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Thread: Moosilauke question

  1. #1
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    Moosilauke question

    What's the prettiest trail(s) up and down Mt Moosilauke?
    This will be my first time visiting this mountain and I want
    to hit all the nicest spots (brooks, falls, views, etc) on my way
    to/from the summit. Not in a rush, don't care about fastest
    or easiest route, just the prettiest. I can't find my Bible (White
    Mountain Guide). Thanks.

    And I'll be solo, so I can't do a traverse. I have to end up
    at or close to where I start, or at least a reasonable hitch-
    hiking distance.
    Last edited by Billy; 07-09-2012 at 08:12 PM.
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    Senior Member NH Tramper's Avatar
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    When I did Moosilauke I really enjoyed a loop from Glencliff: Glencliff Trail to Carriage Road to summit, then back down Carriage Road to Hurricane Trail (over Hurricane Mtn.) and back to Glencliff Trail and my truck. It was a snowy day, but quite beautiful. I didn't get much in terms of views or water features that I recall, but it was a nice loop I thought.
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    Moderator David Metsky's Avatar
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    IMO, no trip to Moosilauke would be complete without visiting the Ravine Lodge, so I'd start there and go up Gorge, down Carriage Road (stopping at South Peak) to Snapper. You can use either of those routes in combination with Asquam Ridge for a longer loop with a nice ridge walk.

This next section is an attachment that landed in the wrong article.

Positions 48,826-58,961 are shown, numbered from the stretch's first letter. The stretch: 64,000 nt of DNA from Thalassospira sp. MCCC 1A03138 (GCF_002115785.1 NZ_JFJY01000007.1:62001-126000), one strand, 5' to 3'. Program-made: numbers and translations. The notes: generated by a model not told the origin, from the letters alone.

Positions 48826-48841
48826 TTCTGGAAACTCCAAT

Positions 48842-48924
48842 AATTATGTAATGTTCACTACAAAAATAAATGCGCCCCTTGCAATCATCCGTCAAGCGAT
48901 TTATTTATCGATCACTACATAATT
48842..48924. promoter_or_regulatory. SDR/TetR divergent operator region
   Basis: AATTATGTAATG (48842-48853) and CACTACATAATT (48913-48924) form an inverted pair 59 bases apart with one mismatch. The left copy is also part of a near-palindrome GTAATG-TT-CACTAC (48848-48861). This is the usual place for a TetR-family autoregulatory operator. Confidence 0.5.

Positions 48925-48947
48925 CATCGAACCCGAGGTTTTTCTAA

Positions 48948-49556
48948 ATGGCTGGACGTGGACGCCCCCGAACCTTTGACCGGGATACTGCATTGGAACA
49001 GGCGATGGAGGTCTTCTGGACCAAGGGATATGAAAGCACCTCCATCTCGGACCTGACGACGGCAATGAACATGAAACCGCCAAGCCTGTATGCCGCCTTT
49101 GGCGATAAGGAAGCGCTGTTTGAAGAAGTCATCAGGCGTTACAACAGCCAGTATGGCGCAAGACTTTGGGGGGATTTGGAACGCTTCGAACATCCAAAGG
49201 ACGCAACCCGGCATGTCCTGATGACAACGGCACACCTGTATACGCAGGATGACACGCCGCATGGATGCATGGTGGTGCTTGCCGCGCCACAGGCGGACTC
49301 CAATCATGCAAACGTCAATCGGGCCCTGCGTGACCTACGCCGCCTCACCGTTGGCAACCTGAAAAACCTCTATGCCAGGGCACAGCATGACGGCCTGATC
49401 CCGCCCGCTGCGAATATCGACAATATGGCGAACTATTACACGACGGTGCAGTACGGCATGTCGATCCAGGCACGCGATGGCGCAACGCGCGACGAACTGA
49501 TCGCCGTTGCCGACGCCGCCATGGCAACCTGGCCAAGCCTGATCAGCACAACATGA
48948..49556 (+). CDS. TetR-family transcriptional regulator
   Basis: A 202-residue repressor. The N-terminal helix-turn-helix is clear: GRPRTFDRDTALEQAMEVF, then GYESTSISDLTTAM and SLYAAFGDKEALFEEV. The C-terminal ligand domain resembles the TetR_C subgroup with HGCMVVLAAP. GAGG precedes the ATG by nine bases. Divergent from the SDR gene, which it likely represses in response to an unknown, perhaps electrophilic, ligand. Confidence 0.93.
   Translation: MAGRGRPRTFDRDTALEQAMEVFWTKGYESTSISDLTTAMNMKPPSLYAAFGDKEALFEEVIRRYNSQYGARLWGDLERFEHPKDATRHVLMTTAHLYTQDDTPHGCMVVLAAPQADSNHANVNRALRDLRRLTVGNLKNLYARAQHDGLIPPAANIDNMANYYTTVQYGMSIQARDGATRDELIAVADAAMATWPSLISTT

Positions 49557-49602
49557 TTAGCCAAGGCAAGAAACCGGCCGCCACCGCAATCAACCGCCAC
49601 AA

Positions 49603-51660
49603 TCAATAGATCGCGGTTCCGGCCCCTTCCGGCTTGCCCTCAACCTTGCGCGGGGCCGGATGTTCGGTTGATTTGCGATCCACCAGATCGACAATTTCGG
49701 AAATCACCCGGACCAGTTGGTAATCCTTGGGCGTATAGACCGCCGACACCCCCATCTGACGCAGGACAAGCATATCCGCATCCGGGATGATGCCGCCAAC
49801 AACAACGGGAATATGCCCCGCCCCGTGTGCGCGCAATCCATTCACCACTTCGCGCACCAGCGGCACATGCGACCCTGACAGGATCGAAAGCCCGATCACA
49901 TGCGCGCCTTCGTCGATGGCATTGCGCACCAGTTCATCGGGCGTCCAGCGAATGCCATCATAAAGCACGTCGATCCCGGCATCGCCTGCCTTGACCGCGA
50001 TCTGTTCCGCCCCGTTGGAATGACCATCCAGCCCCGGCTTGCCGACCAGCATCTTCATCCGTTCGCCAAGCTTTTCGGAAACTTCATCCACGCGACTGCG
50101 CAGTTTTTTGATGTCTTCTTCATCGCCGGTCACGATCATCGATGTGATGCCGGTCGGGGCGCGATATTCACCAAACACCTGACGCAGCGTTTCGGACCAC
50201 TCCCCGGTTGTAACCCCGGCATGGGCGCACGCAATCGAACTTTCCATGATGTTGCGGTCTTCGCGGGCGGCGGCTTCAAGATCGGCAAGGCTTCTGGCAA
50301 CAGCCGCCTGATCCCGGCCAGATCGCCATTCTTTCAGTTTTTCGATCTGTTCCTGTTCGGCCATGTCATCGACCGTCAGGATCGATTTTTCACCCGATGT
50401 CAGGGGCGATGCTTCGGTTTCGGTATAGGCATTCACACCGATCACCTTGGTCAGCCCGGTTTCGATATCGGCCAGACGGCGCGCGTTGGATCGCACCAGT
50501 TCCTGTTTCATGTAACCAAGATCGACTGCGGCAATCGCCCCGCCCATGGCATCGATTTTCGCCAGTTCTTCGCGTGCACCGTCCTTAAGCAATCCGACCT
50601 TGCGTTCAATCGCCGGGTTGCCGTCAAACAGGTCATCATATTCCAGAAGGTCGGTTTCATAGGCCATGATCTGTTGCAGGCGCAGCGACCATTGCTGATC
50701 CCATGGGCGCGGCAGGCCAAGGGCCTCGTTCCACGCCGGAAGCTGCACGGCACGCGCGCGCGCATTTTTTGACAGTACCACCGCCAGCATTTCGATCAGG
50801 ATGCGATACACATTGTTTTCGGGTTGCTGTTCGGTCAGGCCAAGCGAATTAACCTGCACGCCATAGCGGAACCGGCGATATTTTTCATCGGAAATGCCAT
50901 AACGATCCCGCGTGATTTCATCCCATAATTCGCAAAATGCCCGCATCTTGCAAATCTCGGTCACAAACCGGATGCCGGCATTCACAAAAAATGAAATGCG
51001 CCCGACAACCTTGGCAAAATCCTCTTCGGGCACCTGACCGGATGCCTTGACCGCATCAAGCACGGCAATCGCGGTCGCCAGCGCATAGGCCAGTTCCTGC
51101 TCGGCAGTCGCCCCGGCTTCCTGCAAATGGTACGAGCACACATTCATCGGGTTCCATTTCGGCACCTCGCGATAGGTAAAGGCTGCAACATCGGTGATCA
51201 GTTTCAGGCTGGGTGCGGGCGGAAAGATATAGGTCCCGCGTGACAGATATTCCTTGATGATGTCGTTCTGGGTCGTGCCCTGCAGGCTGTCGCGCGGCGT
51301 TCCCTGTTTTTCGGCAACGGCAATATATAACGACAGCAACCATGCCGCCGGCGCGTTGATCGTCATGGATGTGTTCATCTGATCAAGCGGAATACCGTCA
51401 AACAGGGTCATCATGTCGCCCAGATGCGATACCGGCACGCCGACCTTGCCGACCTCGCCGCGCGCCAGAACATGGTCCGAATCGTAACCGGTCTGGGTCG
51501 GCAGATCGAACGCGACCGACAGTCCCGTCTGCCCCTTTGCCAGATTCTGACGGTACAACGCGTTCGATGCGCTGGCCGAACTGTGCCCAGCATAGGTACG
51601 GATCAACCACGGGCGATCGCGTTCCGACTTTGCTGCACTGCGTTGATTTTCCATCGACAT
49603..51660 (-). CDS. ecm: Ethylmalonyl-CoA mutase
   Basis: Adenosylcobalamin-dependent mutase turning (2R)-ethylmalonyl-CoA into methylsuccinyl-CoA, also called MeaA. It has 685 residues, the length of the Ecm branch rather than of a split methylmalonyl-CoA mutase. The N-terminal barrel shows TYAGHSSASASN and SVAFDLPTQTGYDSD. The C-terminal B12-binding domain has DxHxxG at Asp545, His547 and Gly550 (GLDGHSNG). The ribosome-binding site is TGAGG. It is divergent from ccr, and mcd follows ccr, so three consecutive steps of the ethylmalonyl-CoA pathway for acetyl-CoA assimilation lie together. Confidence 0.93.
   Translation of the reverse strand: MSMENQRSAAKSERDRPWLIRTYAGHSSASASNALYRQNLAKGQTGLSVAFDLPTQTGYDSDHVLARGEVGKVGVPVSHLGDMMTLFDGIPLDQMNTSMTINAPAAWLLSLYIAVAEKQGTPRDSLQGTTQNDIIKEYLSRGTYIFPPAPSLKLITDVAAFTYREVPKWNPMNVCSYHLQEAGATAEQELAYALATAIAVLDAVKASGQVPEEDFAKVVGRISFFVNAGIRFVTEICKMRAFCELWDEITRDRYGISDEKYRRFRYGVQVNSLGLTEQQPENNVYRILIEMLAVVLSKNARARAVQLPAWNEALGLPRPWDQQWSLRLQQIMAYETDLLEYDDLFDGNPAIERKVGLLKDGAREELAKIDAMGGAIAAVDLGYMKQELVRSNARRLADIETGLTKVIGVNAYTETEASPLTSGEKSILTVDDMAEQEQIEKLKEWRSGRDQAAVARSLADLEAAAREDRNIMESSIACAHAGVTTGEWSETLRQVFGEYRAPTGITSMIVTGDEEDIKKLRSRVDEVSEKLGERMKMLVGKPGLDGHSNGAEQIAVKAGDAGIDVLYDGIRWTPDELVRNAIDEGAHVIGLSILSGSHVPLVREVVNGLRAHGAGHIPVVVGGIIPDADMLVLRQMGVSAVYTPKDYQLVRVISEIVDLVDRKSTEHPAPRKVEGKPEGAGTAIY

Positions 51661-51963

If you have to pick one, I'd do Gorge and Snapper. I often do.
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    Moderator bikehikeskifish's Avatar
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    Beaver Brook has quite the waterfall scenery - it's pretty steep. I was there recently - and got Blue as a bonus.

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    Senior Member grouseking's Avatar
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    Hmm, it is all relative to what you think is scenic. I do have to agree that doing the Gorge Brook, Carriage Rd, to South Peak, then down to Snapper and back to the Ravine Lodge is a pretty classic way of hiking it, and possibly has the most variety of scenery along the way. But a close second for me is definitely the Benton trail. Its a far quieter way, with a fantastic view of Tunnel Ravine halfway up. Though I'm pretty sure the road to the Benton trail is closed, so that might be a no go unless you are all about walking. the road.

  6. #6
    Senior Member NeoAkela's Avatar
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    Another nice loop is up Glencliff / Carriage Road (over both summits), down Benton and loop back via Tunnel Ravine. Lots of above treeline and ponds, no waterfalls, though.
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  7. #7
    Senior Member MichaelJ's Avatar
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    I like going directly up Gorge Brook but then coming down around Asquam Ridge. There are fantastic views into the ravine and the woods are lovely.

    Tunnel Brook Road is closed due to Irene damage approximately 1-1/2 miles before the Benton trailhead.
    May your trails be crooked, winding, lonesome, dangerous, leading to the most amazing view. May your mountains rise into and above the clouds. - Edward Abbey

  8. #8
    Senior Member billski's Avatar
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    Quote Originally Posted by David Metsky View Post
    IMO, no trip to Moosilauke would be complete without visiting the Ravine Lodge, so I'd start there and go up Gorge, down Carriage Road (stopping at South Peak) to Snapper. You can use either of those routes in combination with Asquam Ridge for a longer loop with a nice ridge walk.